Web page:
By Matthew R. McCranor, ASA

In general, financial theory states that the value of any given company should be equal to the present value of its future income streams. For publicly traded companies, investor expectations of future performance are inherently reflected in each company’s stock price. For private companies, valuations are often determined by a professional business appraiser, who may apply a number of different approaches and methodologies in order to make an informed conclusion of value. This process may include working with management to prepare projections of future financial and operating results, analyzing the company’s historical performance, or making comparisons between the subject company and similar public and/or private companies for which relevant market data (i.e., stock prices, transaction details) is available. Regardless of the valuation methods employed, though, the conclusion of value should reflect the expected future earnings of the entity.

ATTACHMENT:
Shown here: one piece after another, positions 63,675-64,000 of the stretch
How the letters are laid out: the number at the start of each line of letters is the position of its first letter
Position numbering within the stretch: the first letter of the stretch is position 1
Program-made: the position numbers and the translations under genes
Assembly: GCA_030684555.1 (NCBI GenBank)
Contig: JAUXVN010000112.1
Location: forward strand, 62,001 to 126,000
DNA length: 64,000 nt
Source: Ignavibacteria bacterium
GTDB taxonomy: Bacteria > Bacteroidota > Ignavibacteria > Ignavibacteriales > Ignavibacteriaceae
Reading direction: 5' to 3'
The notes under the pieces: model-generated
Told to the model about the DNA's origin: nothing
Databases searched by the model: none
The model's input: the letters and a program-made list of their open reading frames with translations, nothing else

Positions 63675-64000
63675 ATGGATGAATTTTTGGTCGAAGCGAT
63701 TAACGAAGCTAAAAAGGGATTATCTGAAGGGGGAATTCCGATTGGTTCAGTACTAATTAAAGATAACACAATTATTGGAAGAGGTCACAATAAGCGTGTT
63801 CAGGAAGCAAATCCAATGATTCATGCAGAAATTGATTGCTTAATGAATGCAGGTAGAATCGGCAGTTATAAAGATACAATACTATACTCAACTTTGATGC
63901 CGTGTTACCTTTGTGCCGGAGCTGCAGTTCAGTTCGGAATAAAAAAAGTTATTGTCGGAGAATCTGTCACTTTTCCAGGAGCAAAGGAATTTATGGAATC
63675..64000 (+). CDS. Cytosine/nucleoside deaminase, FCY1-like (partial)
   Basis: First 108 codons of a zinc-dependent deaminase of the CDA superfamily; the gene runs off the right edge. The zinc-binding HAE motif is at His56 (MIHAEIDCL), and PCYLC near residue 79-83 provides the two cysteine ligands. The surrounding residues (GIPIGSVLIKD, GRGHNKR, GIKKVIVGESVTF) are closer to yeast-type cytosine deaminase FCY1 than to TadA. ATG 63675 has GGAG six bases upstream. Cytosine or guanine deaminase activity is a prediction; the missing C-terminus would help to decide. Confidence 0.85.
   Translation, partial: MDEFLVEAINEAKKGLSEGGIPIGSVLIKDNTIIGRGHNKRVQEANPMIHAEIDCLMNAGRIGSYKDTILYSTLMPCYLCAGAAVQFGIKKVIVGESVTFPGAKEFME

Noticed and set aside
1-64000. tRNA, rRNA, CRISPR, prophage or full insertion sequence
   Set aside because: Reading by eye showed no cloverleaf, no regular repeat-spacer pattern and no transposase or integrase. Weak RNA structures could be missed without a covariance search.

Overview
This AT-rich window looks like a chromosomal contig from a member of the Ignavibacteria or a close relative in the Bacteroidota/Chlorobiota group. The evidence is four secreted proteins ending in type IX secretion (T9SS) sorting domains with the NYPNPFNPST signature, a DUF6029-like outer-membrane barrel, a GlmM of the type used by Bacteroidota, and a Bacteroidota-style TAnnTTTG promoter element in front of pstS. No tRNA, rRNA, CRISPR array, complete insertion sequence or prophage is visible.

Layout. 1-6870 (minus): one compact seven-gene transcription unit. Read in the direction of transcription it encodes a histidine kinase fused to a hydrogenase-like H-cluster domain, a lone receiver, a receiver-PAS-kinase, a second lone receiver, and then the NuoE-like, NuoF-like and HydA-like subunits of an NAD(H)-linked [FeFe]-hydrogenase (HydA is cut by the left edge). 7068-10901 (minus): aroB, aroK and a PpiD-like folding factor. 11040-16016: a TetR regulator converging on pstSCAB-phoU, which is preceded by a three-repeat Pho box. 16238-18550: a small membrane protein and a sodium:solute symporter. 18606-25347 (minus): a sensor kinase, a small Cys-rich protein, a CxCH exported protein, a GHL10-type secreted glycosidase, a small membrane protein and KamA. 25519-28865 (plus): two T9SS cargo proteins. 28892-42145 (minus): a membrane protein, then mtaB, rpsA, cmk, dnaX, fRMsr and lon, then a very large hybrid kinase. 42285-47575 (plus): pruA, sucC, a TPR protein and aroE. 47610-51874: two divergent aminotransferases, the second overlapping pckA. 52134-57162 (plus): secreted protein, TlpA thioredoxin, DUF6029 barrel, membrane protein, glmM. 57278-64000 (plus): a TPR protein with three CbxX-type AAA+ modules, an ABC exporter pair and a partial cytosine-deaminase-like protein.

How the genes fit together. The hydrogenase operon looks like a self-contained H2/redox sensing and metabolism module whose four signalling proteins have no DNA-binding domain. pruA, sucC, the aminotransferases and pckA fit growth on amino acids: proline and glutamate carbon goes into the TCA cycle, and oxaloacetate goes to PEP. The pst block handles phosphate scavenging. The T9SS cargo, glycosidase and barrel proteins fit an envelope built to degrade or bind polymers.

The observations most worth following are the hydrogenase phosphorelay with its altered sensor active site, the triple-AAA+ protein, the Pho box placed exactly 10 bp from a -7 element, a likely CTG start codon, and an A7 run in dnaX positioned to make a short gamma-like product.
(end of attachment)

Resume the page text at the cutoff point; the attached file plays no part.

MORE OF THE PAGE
But how, then, do you determine the value of an early or development-stage company that has yet to generate any revenues, and for which future operating results cannot be accurately estimated? Luckily for us, scholars, investors, and business appraisers alike have pondered this question intently over the years so we don’t have to. During the remainder of this article, we will highlight some of the more common approaches and techniques that have been used to value interests in such early-stage companies. Importantly, we note that each of the approaches and techniques highlighted will provide an indication of the “pre-money” valuation of the subject company (as a going concern) – that is, the value of the entity immediately before an investment is made therein.